What Is The Best Time Of Year To Plant Peonies?

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What Is The Best Time Of Year To Plant Peonies?

What Is The Best Time Of Year To Plant Peonies?

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Peonies are known for their gorgeous blooms and intoxicating fragrance. These flowers are perfect for a cottage garden or to grow as cut flowers to add to indoor floral arrangements so you can enjoy their scent throughout the day. There are two species native to North America: Brown’s peony and California peony, which grow around the west coast. Depending on the cultivar and where you live, these flowers start blooming in late spring or early summer and continue to bloom for about six weeks.

The varieties of peonies you will see for sale in most garden centers are cultivated from European and Asian species. Eurasian peonies are herbaceous plants that grow as perennials in USDA Hardiness zones 3 to 8. These bushes grow to about 3 feet tall and die back to the ground every winter. Although their root sections are often referred to as bulbs, they are actually tubers, so if you are shopping for bare roots to plant, keep in mind that you are looking for a thick, elongated mass of roots rather than a perfectly round bulb. These tubers are similar to bulbs in that they store energy throughout the growing season and use that energy to produce healthy greenery and beautiful blooms next year.

When to plant peonies

pink peonies

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If you are growing peonies from bare root tubers, it is best to plant them in the fall. This allows them time to acclimate to the environment and grow roots before winter sets in. Use your USDA Hardiness zone to find out the first expected frost date in the fall, and count back six weeks. This is the ideal time to place your tubers in the ground. If you are moving or dividing plants, this is also the ideal time to take care of that task. Sometimes we buy bulbs and seeds and then set them aside and forget about them. If you happen to find a package in the early spring, go ahead and plant it — you’ll just have to wait an extra year to enjoy the blooms. You can tell if the roots are still viable if they are firm. Unfortunately, you’ll need to buy new tubers if they are soft or mushy.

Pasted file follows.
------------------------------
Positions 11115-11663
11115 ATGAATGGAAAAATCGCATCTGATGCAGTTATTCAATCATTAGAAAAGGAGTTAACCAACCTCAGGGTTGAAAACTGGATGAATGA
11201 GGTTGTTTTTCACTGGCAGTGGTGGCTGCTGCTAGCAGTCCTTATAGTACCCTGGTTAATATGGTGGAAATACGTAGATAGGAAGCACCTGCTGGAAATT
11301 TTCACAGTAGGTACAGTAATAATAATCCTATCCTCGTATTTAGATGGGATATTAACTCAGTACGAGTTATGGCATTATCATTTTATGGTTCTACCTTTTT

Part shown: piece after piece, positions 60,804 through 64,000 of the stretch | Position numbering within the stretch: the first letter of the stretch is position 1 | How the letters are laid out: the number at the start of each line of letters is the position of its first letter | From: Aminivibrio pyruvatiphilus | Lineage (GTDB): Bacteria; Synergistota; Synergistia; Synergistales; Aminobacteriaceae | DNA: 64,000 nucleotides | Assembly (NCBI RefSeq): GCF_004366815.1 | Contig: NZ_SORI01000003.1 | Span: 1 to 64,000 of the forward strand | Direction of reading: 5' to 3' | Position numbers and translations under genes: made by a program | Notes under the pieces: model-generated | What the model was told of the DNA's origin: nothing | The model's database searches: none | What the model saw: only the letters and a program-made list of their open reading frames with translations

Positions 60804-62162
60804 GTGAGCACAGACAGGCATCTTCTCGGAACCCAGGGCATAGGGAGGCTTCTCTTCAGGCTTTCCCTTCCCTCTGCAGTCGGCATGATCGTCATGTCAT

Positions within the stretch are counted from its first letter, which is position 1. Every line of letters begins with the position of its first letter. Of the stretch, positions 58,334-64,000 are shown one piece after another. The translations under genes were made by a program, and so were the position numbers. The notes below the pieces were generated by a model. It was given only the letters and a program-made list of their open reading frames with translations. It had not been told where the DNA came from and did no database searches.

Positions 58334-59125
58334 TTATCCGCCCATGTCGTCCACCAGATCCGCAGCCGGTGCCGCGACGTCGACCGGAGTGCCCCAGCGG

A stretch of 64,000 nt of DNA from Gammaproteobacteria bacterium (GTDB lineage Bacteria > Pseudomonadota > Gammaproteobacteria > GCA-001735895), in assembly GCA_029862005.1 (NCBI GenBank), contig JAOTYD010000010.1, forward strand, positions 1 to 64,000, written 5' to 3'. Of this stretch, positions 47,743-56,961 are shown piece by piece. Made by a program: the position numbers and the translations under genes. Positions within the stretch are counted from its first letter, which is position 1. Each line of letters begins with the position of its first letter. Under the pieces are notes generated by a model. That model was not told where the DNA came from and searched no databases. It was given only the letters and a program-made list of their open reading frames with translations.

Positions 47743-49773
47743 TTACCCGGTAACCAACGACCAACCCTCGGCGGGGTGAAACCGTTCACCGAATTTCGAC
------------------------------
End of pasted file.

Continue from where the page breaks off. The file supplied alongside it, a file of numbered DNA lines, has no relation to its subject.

For those wanting a head start on spring blooms, you can purchase live peonies, which you can also sow about six weeks before your first expected frost in the fall. While they can be planted late in the season, you will likely see them arrive in garden centers in the spring, along with all the spring and summer bloomers. Since these are already a few years old, you can plant them in the spring and still get plenty of blooms the first year.

How to plant peonies

person planting peony tuber

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Because peonies do not respond well to transplanting, consider your location carefully. Peonies need full sun for optimal blooms, so ensure the location gets at least 8 hours of sunlight daily. Once you have decided on the best location, dig a large hole up to 24 inches deep and wide. Consider replacing about one-fourth of your soil with compost to help provide the food your peonies need to thrive. Loosen and blend your soil and amendments so roots can grow more quickly, which will help them grow strong and healthy after emerging in the spring.

Add some of your loosened soil mix back into the hole, and place the tuber about two inches below the soil’s surface. Fill the hole back up to the top and tamp lightly with your foot. Finally, water well after you plant, and wait excitedly for your beautiful peonies to pop up when spring returns.

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Dr Heidi Parkes

By Dr Heidi Parkes

Senior Information Extension Officer QLD Dept of Agriculture & Fisheries.